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By Ear, Nose, & Throat Associates of Corpus Christi
February 24, 2022
Category: ENT Conditions
Tags: Tonsil Stones  
Tonsil StonesYou’ve heard of kidney stones. You may have even heard of gallstones, but tonsil stones? Tonsils are the soft tissue that lies on either side of the back of the throat. It’s also one of the body’s key immune defenses, preventing germs from entering the body; however, sometimes tonsils can deal with issues, too. One such problem is tonsil stones.

What are tonsil stones?

Tonsil stones are also known as tonsilloliths, and they are calcified clusters of bacteria and other debris that form on the tonsils. The tonsils have folds and nooks where bacteria and dead cells can get trapped. If this happens, the debris calcifies in these little nooks within the tonsils.

Who gets tonsil stones?

Those with chronic tonsil inflammation or infections like tonsillitis are more prone to getting tonsil stones; however, this condition can happen to anyone.
What are the symptoms of tonsil stones?
If you have small tonsil stones, then you may not even experience any symptoms. Sometimes an ENT will only be able to diagnose tonsil stones through an x-ray. However, for those with larger tonsilloliths, you may experience these common symptoms:
  • Bad breath
  • Sore throat
  • Ear pain
  • Problems swallowing
  • White tonsils
  • Swelling of the tonsils
Can you prevent tonsil stones?

Since the majority of patients who experience regular tonsil stones are those who have chronic tonsillitis, the only way to truly prevent tonsil stones from happening is to remove the tonsils altogether; however, a tonsillectomy is performed under general anesthesia and may cause a sore throat for a few days after the procedure.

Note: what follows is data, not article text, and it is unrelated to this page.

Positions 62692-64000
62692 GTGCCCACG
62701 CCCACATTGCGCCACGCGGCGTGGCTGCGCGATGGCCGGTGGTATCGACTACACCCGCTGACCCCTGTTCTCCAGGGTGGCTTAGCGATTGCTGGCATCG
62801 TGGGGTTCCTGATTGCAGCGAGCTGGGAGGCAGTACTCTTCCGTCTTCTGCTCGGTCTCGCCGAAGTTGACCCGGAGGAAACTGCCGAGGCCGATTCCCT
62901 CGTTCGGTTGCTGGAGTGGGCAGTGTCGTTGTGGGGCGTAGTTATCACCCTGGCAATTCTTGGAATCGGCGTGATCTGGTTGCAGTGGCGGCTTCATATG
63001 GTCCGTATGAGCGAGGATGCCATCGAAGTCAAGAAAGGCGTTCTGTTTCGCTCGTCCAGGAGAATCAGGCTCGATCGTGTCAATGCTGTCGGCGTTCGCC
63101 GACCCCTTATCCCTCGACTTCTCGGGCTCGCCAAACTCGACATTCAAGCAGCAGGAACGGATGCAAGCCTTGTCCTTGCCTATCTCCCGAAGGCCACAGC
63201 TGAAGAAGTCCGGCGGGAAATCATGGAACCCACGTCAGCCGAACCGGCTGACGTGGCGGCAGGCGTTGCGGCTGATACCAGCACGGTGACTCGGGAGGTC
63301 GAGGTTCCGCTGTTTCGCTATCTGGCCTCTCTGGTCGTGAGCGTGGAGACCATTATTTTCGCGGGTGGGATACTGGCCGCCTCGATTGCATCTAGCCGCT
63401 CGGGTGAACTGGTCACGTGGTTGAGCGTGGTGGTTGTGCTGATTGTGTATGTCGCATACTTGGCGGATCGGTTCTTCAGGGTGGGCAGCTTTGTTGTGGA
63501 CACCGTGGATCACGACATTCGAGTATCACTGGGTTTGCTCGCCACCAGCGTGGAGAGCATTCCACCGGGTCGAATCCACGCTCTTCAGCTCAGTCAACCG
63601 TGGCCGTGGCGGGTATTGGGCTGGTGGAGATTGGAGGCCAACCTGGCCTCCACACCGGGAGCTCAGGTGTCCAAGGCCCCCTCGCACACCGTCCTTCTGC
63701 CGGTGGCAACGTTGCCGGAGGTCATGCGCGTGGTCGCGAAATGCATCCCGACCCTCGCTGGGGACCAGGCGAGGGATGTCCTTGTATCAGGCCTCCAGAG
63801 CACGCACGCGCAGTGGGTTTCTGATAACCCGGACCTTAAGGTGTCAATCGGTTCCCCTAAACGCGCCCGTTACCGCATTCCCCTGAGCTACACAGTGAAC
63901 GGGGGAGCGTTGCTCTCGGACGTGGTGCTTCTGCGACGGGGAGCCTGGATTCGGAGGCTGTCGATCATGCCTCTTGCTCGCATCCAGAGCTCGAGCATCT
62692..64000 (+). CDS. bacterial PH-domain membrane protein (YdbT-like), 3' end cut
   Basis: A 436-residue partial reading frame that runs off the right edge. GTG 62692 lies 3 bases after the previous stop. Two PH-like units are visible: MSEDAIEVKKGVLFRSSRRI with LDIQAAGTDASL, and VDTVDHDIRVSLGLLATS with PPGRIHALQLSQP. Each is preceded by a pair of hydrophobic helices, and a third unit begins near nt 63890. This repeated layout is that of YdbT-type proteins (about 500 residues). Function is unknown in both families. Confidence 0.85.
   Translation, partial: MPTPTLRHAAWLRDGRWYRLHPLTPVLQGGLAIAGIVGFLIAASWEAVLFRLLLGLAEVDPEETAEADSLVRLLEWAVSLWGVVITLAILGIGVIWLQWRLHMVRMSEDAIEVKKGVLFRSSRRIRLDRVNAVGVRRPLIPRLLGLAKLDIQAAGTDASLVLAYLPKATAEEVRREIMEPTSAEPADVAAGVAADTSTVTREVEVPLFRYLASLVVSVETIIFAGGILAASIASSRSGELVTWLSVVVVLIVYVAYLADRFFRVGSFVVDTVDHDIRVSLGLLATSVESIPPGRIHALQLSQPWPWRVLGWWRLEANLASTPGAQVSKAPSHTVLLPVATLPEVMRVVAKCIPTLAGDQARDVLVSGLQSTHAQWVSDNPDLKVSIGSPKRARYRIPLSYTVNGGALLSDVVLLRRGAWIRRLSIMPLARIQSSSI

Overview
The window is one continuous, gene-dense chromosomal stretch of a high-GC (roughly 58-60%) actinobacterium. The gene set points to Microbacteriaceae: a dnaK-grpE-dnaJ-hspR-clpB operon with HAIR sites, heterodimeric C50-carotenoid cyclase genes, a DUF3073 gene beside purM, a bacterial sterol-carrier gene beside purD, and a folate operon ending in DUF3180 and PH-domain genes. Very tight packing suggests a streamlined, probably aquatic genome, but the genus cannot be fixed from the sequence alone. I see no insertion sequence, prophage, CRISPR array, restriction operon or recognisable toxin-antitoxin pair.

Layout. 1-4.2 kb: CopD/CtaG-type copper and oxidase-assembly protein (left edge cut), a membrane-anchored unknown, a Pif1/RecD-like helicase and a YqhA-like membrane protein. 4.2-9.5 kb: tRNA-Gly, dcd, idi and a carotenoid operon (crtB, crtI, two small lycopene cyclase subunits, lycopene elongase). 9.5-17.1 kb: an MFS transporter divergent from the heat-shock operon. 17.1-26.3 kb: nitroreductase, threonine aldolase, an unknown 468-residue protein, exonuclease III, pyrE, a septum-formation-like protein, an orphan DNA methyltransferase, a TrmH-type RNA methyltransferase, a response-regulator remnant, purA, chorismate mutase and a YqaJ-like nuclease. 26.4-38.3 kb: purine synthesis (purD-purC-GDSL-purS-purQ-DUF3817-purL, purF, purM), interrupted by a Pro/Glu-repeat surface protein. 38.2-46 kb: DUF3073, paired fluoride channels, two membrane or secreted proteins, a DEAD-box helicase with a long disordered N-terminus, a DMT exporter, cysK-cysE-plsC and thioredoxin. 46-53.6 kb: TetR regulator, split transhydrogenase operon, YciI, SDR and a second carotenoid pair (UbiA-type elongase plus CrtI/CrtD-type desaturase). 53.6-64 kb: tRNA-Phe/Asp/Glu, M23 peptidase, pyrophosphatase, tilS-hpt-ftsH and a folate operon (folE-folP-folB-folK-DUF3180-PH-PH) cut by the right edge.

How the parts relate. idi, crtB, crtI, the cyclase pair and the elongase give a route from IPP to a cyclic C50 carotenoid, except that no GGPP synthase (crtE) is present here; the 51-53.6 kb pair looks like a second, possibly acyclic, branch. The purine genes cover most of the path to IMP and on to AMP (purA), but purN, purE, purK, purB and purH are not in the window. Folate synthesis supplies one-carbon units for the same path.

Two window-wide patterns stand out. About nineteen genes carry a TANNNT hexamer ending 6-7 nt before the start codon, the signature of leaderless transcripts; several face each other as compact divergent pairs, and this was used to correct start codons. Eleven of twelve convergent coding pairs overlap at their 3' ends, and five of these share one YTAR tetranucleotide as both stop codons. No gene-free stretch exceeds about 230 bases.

How are tonsil stones treated?

Your treatment plan will depend primarily on the size of the tonsil stones and the symptoms you are experiencing; however, for many patients, treatment may not be necessary. This is particularly true for those who do not have any symptoms or discomfort. For those who need relief, gargling with warm salter water can ease the pain of tonsillitis and tonsil stones.

Antibiotics can also be prescribed to treat tonsilloliths. While antibiotics can be effective, they will not prevent tonsil stones from happening in the future. For patients with extremely large or painful tonsil stones, surgery may be necessary; however, this is a simple outpatient procedure that can be performed under local anesthesia.

If you have tonsil stones or you are dealing with recurring tonsillitis, it’s important that you turn to an ENT doctor to find out why you are dealing with these symptoms and how to best treat them.
By Ear, Nose, & Throat Associates of Corpus Christi
February 02, 2022
Category: ENT Care
Tags: Olfactory Training   Smell   Taste  
Smell and TasteOne of the telltale signs of Covid-19 has been a loss of smell and taste; unfortunately, some people are reporting that this symptom lingers for weeks or even months after recovering. So, is there something you can do to get your smell and taste back? Is it necessary to see an ENT for follow-up care if this problem doesn’t go away?

Retrain Your Nose

Yes, there is such a thing as olfactory training (aka smell training) and you can do it yourself from the comfort of your own home. Of course, if you have any questions you should contact your ENT doctor. During smell training, grab four strong essential oil scents such as mint, vanilla, citrus, and eucalyptus. You can also use ground coffee if you’d like. Sniff each scent for 20 seconds, and repeat this training at least three times a day. For best results, do this as soon as possible after losing your sense of smell and taste. The sooner you start, the better!

Preventing Olfactory Dysfunction

While retraining the senses is possible after Covid-19, the best way to prevent this from happening in the first place is to get vaccinated against Covid-19. If you do experience these symptoms, the next best thing is to immediately start olfactory training. If you aren’t sure how to do it or you’re not sure if you’re doing it effectively, speak with your doctor or ENT specialist.